Fifteen Minutes with Haley Fernandez, BSN, RN

Haley Fernandez

Haley Fernandez, BSN, RN, is beginning her career at UI Hospitals and Clinics. She is a professional who has known what she wanted for her career, and she has pursued it with logic, reason, and great vigor. After graduating in May from the University of Colorado at Colorado Springs, Haley established three criteria that needed to be met by her first professional position. She wanted to work at a teaching hospital that offered a residency program, that was Magnet certified, and was among the "Most Wired" hospitals in the U.S. Both Haley and UI Hospitals and Clinics agreed that starting her career here would be a great fit.

Tell us a little about yourself, Haley.
I was born and raised in northern California—just north of San Francisco, in wine country. I grew up in a medicine-oriented family; my mom is a physical therapist, my dad works in hospital finance, my grandma is a nurse, and my grandpa is a doctor. It was during my senior year in high school when I studied anatomy in advanced biology that I realized I also wanted to do something in health care. I decided on nursing.
Where did you receive your nursing education?
When I was looking for a nursing program, I knew I wanted to go to school outside California so I could have different experiences. I also wanted to find a program that was not compacted but was one where I could start learning about nursing as a freshman. I decided on the University of Colorado at Colorado Springs. I added a minor in leadership studies, so that added another year toward my degree.
I understand that you also had specific criteria for choosing your first nursing job.
Yes, I did. My sophomore year in college, I spent a day shadowing a nurse mentor, and she told me she participated in a residency-type program her first year out of nursing school. She told me how great it was to have that support network. She also talked about the benefits of working at a teaching hospital and that, 30 years later, she is still in touch with many of the friends she made during that first year. That was when I decided I wanted to work at a teaching hospital with a residency program. The second thing that is very important to me is to work in a Magnet-certified hospital. And third, I wanted to work in a hospital that was identified as being “Most Wired.”
How did your search go?
I cross-referenced all the hospitals that met my three criteria, and then learned more about each hospital. I then narrowed my search to seven hospitals—they were scattered throughout the country, and most of them were in large cities, such as Denver, Seattle, and San Francisco.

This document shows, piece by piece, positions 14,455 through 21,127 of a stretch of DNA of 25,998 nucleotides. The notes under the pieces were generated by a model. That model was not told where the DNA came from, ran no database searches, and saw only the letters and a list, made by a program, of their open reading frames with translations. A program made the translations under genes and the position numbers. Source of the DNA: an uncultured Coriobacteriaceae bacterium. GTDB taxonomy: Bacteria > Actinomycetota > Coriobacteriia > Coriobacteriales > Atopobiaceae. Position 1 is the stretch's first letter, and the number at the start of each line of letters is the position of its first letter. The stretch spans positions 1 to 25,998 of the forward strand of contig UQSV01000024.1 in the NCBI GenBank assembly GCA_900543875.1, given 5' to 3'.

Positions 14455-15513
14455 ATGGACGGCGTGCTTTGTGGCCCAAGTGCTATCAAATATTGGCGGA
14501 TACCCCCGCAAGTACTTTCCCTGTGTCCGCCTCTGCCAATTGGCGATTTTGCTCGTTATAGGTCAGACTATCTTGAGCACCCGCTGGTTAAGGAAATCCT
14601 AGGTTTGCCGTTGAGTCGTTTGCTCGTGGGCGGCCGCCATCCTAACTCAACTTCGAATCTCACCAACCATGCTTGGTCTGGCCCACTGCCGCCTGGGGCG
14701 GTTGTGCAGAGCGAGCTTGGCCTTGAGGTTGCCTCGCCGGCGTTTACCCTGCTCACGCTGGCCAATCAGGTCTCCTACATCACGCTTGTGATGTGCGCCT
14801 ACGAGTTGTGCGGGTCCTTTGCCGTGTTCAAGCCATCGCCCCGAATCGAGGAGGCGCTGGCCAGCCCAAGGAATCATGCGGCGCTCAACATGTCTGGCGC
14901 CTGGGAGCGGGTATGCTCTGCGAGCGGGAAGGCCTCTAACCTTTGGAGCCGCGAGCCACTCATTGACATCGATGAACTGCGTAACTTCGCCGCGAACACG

We know that you decided to come to UI Hospitals and Clinics. How has your experience been?
I started my orientation on July 23, and I finished that in early October, which is very exciting. I’m trying to be patient during this learning process. I keep reminding myself that it’s OK to ask for me to ask questions. So, making the leap to being on my own and beginning my career as a nurse has been great.
Tell me a little bit about the residency experience?
We have about 40 in our group. In September, BJ (Hannon) spoke to us about diversity, especially regarding age and experience in the workplace, which has been very useful for us because we’re fresh out of college, the youngest ones on the floor. I believe that understanding where everyone is coming from and building trust in our unit teams is really important.
What do you appreciate about working in a Magnet-certified hospital?
I’d say there are two things about being a Magnet hospital that attracted me to UI Hospitals and Clinics. One of them is the environment that it creates for nurses. I think that having Magnet status shows the organization’s commitment to furthering the nursing profession and creating a great work environment for nurses. There’s a great sense of ownership and of community here. Every nurse tries to do the best that they can, and, to me, having the Magnet status looks at the bigger picture—at furthering the community of nursing and the commitment to higher practice, research, and work satisfaction. We understand the importance of those things not only for the nurses but also for the patients we serve.
Why was “Most Wired” among your criteria?
To me, “Most Wired” was another way to identify hospitals that are dedicated to technology and being progressive. I became interested in it after learning about CPOE, [computerized physician order entry], where everything is entered onto the computer instead of having a paper trail. With CPOE, having a paperless system is not only environmentally responsible, but I believe it increases employee satisfaction and patient safety. Multiple steps can be skipped without having to decipher a doctor's handwriting, which makes CPOE a much more efficient system that can result in quicker implementation of interventions for our patients.
On which unit do you work?
I’m on 2 RCW, which is GI as well as bariatric surgeries and transplants. I interviewed with two different units here, and this was my first choice.
Do you believe that coming here has been a good decision for you?
I think it’s been a really good decision for me. It’s been an interesting adventure. I sold everything I owned, except for what would fit into my car, and drove here. I’ve been starting from scratch—starting my life, my career. It’s been fun, but it’s also been a little challenging and scary. And the job part? I couldn’t be happier! I’m just so glad to be here. I'm very grateful that my dreams are already coming true—I can’t wait to see where this journey takes me. With all the continuing education opportunities and room for growth, I feel the sky is the limit!